motives for her murder. They said there is no evidence showing that robbery
was a motive.

At this time, police have not said whether they think someone acquainted
with Ira or a random stranger killed her.


On the day of her murder, Ira was seen on campus at 9:45 a.m., after taking
an exam.

She stopped at a credit union near campus to make a deposit and small
withdrawal at 10:17 a.m.

At about 10:35 a.m., she stopped at Goodwill to donate items.

Ira was last seen at 10:50 a.m., when she left Jackson's Java, a café near
campus where she worked and often hung out.

Ira's body was discovered shortly after 1 p.m. in Mount Holly, which is
about a 30-minute drive from Jackson's Java.


Two jet skiers - Dennis Lovelace and Brenda Pierce - found Ira's body after
they saw her car crashed on the riverbank.

According to Lovelace, Ira's clothing had not been removed. The tall grass
had been knocked down in an area about 8 feet in diameter surrounding her
body, which gave the appearance that she struggled with the killer there,
Lovelace said.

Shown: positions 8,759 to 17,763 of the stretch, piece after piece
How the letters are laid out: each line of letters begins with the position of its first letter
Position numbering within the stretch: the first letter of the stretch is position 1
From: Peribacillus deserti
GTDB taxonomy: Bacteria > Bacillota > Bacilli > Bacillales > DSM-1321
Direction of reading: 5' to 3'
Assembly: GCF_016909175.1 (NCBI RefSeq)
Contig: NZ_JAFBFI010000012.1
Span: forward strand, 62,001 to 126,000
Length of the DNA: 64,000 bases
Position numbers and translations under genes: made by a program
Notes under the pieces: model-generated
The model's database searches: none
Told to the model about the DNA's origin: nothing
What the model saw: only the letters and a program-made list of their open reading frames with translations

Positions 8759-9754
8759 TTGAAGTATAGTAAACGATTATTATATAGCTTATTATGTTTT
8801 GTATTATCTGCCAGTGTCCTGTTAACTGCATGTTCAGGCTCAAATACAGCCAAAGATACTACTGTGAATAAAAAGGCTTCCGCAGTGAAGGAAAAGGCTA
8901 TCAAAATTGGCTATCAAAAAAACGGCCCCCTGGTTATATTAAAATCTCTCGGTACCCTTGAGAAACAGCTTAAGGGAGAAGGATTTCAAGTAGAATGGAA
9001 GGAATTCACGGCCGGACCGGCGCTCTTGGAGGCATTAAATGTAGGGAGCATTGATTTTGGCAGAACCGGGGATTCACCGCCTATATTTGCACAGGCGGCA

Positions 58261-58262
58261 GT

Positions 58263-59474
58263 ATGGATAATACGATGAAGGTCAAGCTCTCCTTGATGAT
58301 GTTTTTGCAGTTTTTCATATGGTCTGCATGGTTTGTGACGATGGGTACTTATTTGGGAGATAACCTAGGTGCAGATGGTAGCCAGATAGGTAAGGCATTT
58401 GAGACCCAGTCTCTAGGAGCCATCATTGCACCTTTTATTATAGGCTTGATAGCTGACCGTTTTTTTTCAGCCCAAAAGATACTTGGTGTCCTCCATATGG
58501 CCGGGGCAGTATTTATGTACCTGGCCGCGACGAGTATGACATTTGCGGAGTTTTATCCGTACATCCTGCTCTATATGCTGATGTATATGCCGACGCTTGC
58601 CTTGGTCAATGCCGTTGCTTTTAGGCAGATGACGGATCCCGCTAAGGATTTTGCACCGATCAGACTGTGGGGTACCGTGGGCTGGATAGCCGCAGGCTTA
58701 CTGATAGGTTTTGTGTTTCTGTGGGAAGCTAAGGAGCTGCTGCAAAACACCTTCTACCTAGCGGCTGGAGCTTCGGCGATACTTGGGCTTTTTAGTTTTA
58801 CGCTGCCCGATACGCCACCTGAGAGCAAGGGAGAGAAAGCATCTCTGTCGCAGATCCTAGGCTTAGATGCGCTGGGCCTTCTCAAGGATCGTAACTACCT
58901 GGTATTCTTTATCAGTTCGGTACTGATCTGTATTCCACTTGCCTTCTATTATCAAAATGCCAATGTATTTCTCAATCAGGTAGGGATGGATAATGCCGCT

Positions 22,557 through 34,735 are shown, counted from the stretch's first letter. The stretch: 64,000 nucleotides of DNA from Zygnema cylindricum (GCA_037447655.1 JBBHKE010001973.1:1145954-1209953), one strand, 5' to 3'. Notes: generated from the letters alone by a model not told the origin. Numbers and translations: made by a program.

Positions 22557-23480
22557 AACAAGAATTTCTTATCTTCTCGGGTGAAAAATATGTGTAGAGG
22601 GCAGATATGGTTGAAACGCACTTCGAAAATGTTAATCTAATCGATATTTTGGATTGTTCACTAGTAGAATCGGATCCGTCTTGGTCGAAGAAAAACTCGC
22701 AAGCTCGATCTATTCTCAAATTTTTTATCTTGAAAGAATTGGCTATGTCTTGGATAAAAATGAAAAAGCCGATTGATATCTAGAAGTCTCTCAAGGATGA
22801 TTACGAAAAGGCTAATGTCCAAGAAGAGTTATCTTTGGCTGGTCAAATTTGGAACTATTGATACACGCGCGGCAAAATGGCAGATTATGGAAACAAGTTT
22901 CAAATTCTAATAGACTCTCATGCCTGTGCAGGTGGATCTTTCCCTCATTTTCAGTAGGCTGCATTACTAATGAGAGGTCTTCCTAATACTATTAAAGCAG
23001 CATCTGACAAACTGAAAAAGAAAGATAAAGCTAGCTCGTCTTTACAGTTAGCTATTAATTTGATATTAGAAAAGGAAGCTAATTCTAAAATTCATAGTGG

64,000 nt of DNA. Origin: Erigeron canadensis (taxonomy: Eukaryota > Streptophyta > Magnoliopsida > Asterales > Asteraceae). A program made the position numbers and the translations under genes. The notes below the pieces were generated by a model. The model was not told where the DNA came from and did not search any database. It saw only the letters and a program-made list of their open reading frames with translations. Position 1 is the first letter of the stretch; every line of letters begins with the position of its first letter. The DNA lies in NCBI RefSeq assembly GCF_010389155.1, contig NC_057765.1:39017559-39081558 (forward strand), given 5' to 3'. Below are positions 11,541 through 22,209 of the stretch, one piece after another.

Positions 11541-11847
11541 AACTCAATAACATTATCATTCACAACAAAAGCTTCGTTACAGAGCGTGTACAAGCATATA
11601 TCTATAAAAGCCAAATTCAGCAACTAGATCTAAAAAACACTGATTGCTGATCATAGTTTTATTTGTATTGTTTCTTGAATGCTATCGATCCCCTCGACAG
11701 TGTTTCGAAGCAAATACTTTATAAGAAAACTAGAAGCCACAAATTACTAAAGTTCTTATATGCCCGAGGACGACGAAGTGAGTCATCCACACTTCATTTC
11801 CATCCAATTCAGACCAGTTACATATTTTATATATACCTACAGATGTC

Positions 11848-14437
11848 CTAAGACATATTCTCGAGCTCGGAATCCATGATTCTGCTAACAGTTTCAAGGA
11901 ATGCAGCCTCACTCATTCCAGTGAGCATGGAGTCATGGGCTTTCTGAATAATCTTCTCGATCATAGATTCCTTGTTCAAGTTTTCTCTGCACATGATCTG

Ira was born May 2, 1988. She was killed three days after her 20th birthday.
Her family moved to the U.S. from Ukraine in 1996, according to her brother
Pavel Yarmolenko. At the time, young Ira did not speak English.

She grew up in Chapel Hill, where her family lives. Her parents are
scientists; her father works in Greensboro and her mother in the Research
Triangle. Her brother is a graduate student at Duke University, studying
biomedical engineering.

Ira has been described as an artist, a poet and a gifted student. She was a
photographer and reporter for the UNC Charlotte campus newspaper University
Times. And she worked at Jackson's Java, a café close to campus.

She had been accepted to UNC Chapel Hill and had plans to transfer there,
where she was hoping to major in public health.

Jet skiers who found college student's body want killer found
Comments 3 | Recommend 7

May 12, 2008 - 5:06PM
By Daniel Jackson
At first, Dennis Lovelace and his girlfriend Brenda Pierce thought they'd
found a stolen blue Saturn wrecked on the banks of the Catawba River in
Mount Holly.

But as they pulled their jet skis closer, they realized in horror that
they'd discovered a dead body.

The Belmont residents could see through tall grass the body of 20-year-old
Irina Yarmolenko, lying on the ground next to her car a few feet from the
water. The couple found the slain UNC-Charlotte student about 1 p.m. May 5.

"I could see Ira's face sticking out through the weeds," Pierce said. "Her
eyes were open. I knew she wasn't living. I was in shock."

The Saturn was crashed into a stump just shy of the river in a remote wooded